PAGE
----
The contemporary opera on the life of Bum Phillips continued to pick up steam with a workshop showing of Act 1 this past Tuesday night at Dixon Place in New York City. Two thumbs up to Luke Leonard’s Monk Parrots, a New York-based nonprofit performing arts organization doing the opera. On its website, MP is pushing a month-long campaign called $90/90 geared to raising money for Bum’s retreat for deaf children and their families. They are asking for $90 donations in honor of the fact Bum turns 90 on Sept. 29. You can donate by going to www.bumphillipscharities.com. World premiere for the opera is March 13 at the renowned La MaMa theatre in lower Manhattan. A strong push is also being made for a Texas premiere at the Bob Bullock Texas State History Museum in Austin . . . Dallas Cowboy fans now have something else to blame on Jerry Jones for his ineptitude as a general manger. A study titled “From Fan to Fat” conducted by Pierre Chandon of the INSEAD business school found fans of NFL teams tend to go on eating binges the day after a defeat. According to the study, losses lead to consumption of 16 percent more saturated fat and 10 percent more calories for those in despair over their team getting beat. If Jethro had a conscience about his football blunders, he’d surely have to feel bad over all the overweight fans for whom he is responsible after 15 years of the Cowboys losing as many games as they win . . . Sounds like ESPN’s opening for Monday Night Football will be worth watching. It’s going to be a 90-second mini documentary chronicling the 44-year history of MNF, mixing famous moments of past games mixed with major cultural events during that time frame. I can’t wait to see if Joe Washington’s 1978 game-winning kickoff return touchdown against New England makes it in.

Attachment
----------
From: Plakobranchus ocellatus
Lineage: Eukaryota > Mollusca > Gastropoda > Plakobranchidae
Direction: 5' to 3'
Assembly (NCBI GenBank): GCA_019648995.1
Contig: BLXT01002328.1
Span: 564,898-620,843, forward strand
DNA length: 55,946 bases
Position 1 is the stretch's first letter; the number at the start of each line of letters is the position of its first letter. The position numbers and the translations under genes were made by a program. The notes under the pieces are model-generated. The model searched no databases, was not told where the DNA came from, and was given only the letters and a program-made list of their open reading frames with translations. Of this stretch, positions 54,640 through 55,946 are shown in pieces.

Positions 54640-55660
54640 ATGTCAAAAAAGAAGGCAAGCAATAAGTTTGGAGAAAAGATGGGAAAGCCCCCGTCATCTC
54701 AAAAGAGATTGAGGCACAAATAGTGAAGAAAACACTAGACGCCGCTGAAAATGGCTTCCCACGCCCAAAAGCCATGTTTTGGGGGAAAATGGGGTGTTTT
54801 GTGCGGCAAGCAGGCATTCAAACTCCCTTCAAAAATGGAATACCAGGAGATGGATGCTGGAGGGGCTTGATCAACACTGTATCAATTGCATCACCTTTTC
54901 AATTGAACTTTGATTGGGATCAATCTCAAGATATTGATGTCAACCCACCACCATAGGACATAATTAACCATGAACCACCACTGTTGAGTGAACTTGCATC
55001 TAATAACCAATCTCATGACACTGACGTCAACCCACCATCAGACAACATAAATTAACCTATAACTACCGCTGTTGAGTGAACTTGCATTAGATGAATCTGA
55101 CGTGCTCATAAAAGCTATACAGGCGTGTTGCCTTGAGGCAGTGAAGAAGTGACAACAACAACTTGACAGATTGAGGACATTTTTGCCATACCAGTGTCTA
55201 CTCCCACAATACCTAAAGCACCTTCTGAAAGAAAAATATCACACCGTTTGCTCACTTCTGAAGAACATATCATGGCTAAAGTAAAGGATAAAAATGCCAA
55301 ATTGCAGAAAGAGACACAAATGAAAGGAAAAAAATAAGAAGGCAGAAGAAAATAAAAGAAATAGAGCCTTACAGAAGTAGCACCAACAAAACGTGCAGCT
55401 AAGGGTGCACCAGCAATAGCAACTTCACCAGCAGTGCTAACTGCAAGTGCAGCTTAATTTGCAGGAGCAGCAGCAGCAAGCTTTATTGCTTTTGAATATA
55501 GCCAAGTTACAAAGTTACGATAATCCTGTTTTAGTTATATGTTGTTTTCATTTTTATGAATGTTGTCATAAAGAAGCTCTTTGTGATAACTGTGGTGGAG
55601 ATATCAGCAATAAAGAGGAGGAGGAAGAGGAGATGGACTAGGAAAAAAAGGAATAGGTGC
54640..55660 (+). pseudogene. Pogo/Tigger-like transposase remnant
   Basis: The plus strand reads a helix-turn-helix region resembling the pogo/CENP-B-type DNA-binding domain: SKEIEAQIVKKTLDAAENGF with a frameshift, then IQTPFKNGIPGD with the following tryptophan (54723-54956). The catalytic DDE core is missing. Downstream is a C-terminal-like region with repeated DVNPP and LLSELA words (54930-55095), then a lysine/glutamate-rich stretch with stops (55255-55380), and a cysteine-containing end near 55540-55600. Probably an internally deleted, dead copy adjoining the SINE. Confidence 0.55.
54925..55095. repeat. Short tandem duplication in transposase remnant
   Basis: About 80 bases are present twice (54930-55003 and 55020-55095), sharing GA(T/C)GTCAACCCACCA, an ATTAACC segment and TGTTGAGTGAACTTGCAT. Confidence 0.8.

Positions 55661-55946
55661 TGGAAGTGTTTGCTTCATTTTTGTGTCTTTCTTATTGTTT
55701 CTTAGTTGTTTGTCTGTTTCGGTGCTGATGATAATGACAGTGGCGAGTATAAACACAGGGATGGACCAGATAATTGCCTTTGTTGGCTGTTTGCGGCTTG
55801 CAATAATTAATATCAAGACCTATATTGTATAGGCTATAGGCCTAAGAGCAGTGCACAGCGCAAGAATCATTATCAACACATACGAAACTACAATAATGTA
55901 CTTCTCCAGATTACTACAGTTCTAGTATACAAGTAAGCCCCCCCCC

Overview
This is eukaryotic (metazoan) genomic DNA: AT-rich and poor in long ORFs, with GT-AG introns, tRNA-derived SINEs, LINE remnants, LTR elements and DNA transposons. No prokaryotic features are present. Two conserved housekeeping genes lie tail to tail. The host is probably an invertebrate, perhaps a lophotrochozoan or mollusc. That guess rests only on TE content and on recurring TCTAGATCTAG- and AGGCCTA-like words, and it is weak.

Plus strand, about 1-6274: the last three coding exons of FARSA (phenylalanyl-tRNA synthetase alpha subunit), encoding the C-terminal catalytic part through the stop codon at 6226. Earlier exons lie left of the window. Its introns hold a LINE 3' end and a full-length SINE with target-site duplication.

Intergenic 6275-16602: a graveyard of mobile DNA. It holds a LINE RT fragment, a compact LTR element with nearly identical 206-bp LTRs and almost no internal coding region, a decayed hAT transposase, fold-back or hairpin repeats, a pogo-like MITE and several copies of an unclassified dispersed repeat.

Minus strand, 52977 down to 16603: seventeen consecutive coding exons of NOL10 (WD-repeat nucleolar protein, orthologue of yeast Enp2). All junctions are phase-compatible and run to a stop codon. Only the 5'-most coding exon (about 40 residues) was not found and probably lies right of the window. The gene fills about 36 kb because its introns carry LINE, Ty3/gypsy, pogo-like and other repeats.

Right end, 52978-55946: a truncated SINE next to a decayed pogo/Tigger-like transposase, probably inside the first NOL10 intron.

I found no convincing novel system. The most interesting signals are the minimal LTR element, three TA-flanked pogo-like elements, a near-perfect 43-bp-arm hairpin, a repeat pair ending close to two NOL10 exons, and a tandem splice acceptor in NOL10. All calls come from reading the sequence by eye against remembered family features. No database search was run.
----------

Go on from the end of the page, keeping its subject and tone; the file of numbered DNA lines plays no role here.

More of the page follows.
Could Texas’ Mack Brown be headed for a trifecta on rejecting Heisman Trophy winners? By now, everyone knows Mack and the UT brain trust didn’t think 2011 Heisman winner Robert Griffin III, nor 2012 winner Johnny Manziel were QB material for the Longhorns. Now along comes Florida State redshirt freshman sensation Jameis Winston, who completed 25-of-27 passes for 356 yards and four touchdowns Monday night against Pittsburgh. Winston was quoted as saying he grew up an OU fan but wanted to play for Texas. His high school coach in Alabama backed that up and said he tried four or five times to make Texas aware of Winston’s interest and got no response. Brown’s lame explanation is that “people we trust told us we had no chance to sign him.” To which the high school coach said, “It’s hard to believe one of the nation’s top program’s is gonna concede.” And that led ESPN’s Darren Rovell to tweet, “How do you know if you’re a Heisman Trophy candidate? Get misrecruited by Texas.” . . . Lamar University is playing what is termed by FCS schools as a “money game” next Saturday against an Oklahoma State team always looking to run up the score and get the attention of pollsters. It can’t be comforting to LU coach Ray Woodard that OSU’s point-loving boss Mike Gundy was recently quoted as saying that the 78 plays a game the Cowboys ran last year wasn’t enough, that he wants more. If they can get off more than 78 next week against the Cardinals, the school record for most points allowed (71) and largest margin of defeat (68) are probably both in jeopardy. For the record, Lamar’s athletic department will collect $350,000 for playing in Stillwater.